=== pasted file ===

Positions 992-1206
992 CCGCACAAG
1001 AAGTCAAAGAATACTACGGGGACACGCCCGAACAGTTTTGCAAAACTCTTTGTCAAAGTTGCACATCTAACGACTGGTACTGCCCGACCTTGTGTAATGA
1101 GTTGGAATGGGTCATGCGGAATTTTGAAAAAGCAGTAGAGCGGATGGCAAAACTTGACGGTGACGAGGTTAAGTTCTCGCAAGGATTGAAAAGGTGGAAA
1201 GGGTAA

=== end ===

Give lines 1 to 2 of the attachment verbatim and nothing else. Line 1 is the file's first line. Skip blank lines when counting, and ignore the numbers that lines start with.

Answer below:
Positions 992-1206
992 CCGCACAAG